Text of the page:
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Confessions of a Brikka Lover
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Enkerli
Senior Member
Enkerli
Joined: 1 Aug 2004
Posts: 723
Location: Montreal, Qc
Expertise: I love coffee

Espresso: (At cafés, not at home)
Grinder: Hario hand grinders
Vac Pot: (Moka Pot) Bialetti Brikka
Drip: Steep and release pour-over
Roaster: iRoast-2
Posted Thu May 8, 2014, 8:59am
Subject: Re: Confessions of a Brikka Lover
 

eddyq Said:

It may be the roaster that simply has a characteristic flavor that I don't care for.

Posted May 8, 2014 link

Bright and citrusy is precisely the flavour profile favoured in the Third Wave. Chances are that you might not like most coffee roasted by Third Wavers. There’s a few exceptions, but it’s typically one bean or blend that is roasted to a more chocolate/nut profile. For instance, 49th Parallel does an “Old School” espresso blend which is more like that. Or some versions of Intelli’s “Black Cat” were more like that. If you’re used to have milk-based coffee drinks, it makes a lot of sense that you’d prefer this kind of roast profile. Overly bright coffee in milk can be offputting to a number of people, which is something several Third Wave baristas prefer to ignore.

Bear in mind that light vs. dark is only part of it. It’s hard to have much brightness in an extremely dark coffee and it’s hard to avoid it in an extremely light one, but there are other factors including the roast profile itself (say, if the inside of the bean is underroasted) and the brewing method (finding the ideal temperature can be challenging, with a brighter coffee).

Also, while blends are often dismissed by Third Wave café people, there’s something to be said about a well-balanced blend. Even one with a tiny proportion of robusta. Those of us who actually enjoy bitterness might find some rich blends very satisfying.

Part of the philosophy behind the Third Wave movement is about expressing, in the cup, the work of the farmer. So “single origin” makes a lot of sense, especially when it’s from a specific lot (often a microlot). Part of the reason they prefer lighter roasts is that many of the most distinctive flavour and aroma compounds disappear very quickly once you reach a darker roast. It all makes sense. If your intention is to convey somebody else’s craft, you don’t want to take anything away. Barista championships are fascinating in this sense, with wouldbe “Baristars” waxing poetic about their beans’ origins and what judges will find in the cup (a significant portion of the points have to do with how closely descriptors match what’s in the actual cup being served). Many of these coffees “tell a story” and, whether or not you could have large quantities of them in one sitting, they’re a fun experience to have, similar to sampling wines with a well trained sommelier.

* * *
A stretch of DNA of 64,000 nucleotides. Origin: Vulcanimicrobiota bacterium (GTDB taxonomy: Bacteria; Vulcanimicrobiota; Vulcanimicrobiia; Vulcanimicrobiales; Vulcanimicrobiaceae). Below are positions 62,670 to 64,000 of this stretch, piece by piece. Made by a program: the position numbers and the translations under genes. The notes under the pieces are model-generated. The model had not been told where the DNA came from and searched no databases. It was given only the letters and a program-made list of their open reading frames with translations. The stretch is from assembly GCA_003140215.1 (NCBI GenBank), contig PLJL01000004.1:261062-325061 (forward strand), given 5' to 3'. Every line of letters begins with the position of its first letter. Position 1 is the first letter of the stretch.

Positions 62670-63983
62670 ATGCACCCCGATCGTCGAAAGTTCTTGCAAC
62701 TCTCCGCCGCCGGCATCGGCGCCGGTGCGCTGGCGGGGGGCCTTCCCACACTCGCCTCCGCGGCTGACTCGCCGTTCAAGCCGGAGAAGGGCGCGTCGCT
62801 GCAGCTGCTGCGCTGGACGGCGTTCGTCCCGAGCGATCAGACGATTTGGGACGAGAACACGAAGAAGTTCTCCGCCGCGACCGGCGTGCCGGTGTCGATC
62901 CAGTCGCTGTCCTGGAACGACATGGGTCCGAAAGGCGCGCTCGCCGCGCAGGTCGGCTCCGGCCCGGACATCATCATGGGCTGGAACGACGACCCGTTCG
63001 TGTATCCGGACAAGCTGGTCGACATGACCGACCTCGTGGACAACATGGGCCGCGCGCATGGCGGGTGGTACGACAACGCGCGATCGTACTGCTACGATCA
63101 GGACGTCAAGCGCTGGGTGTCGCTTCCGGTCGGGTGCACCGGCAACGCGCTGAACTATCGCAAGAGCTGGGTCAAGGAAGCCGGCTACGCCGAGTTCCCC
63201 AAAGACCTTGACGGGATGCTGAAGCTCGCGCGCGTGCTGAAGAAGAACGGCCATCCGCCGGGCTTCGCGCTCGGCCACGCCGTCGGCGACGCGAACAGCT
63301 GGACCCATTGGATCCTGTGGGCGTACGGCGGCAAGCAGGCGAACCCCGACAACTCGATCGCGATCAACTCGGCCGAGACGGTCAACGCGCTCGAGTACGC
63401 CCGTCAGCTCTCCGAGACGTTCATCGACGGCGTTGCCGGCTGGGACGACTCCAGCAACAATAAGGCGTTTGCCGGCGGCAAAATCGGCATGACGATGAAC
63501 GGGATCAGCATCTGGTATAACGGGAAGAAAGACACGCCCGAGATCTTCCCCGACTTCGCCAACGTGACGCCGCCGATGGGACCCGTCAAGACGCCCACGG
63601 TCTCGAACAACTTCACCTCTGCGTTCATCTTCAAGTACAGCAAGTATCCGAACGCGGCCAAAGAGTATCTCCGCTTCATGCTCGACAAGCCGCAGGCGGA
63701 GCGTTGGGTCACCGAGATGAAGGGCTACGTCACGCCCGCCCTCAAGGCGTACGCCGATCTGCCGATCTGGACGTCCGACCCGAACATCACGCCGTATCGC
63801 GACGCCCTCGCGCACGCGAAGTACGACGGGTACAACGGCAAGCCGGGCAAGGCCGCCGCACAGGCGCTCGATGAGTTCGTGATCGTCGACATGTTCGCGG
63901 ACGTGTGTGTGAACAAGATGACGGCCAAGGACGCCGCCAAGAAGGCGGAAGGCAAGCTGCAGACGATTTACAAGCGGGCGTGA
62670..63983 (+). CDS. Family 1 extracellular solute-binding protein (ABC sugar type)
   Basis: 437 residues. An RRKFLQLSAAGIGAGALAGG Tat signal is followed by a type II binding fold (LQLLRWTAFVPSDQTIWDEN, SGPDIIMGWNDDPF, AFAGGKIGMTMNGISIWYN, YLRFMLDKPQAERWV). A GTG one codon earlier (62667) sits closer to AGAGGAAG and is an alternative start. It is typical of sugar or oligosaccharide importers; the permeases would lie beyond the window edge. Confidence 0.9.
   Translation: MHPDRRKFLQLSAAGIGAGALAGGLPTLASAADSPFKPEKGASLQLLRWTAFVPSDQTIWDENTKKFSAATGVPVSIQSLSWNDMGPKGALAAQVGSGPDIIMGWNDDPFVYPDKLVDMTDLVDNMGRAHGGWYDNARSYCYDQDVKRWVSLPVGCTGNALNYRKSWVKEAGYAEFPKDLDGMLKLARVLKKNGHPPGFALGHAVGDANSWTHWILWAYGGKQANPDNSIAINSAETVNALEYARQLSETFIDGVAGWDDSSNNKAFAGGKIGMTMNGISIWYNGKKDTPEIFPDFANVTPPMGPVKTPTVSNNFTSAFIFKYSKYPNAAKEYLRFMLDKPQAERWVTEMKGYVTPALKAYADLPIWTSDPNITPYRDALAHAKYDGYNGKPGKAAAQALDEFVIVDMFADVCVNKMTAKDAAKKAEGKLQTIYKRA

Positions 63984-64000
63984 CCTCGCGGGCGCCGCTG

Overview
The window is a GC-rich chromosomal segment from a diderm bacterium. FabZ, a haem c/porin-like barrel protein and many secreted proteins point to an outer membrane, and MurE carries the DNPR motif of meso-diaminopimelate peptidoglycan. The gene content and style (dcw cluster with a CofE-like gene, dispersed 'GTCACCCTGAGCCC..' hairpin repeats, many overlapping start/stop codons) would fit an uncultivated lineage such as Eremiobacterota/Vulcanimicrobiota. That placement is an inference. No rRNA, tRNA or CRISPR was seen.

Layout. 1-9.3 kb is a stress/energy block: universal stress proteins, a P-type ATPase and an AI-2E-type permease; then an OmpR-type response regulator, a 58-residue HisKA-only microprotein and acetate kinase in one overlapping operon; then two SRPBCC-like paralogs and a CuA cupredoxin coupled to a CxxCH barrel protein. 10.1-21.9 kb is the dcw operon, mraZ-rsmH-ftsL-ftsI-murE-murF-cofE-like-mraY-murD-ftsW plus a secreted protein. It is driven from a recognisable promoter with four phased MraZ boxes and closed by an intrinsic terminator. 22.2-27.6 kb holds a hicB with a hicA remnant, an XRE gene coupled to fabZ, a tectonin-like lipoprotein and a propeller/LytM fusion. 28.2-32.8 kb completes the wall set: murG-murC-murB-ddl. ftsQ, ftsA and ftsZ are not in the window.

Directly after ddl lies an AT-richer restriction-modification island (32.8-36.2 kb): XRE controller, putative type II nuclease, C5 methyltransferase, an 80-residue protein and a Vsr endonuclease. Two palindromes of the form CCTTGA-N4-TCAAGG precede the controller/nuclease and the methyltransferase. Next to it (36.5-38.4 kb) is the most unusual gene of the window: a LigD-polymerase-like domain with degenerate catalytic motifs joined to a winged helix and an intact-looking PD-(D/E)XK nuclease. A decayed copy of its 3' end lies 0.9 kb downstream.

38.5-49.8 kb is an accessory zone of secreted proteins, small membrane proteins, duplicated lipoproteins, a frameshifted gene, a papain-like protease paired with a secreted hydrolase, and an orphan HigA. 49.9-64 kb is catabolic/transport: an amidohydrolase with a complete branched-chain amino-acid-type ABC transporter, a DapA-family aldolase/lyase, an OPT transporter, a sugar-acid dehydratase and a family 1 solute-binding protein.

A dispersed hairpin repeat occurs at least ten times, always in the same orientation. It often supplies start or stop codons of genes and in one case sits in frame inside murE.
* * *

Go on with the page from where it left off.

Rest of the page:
All good. Especially if you don’t mind a bright coffee.

Now, if your goal is to have a “go-to” coffee drink, possibly with milk and even sugar, if you enjoy nut/chocolate flavours, if you don’t want to go all geeky on every factor involved in preparing coffee, and if you don’t mind bitterness… then a more “traditional” bean or blend can make more sense than the typical Third Wave offering. Some of them go all the way to smoke/charcoal, even if you can still pick out other flavours. If you see oil on the bean, chances are it will get to that. But there are roast levels which give you none of those “burnt” flavours and very little brightness. Some people might even find bright coffees harder on the stomach, even though the measurable acidity isn’t as much as one might expect. In those cases, a Vienna roast, say, may be ideal. Especially with Central American beans. Brewed in a mokapot.

And you know what works really well to experiment with this? Homeroasting. ;-)

 
Alex
http://enkerli.com/
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eddyq
Senior Member
eddyq
Joined: 18 Mar 2014
Posts: 4
Location: USA, MA
Expertise: I like coffee

Espresso: Brikka
Grinder: Antique Burr
Posted Thu May 8, 2014, 9:38am
Subject: Re: Confessions of a Brikka Lover
 

Enkerli Said:

Bright and citrusy is precisely the flavour profile favoured in the Third Wave. Chances are that you might not like most coffee roasted by Third Wavers.

And you know what works really well to experiment with this? Homeroasting. ;-)

Posted May 8, 2014 link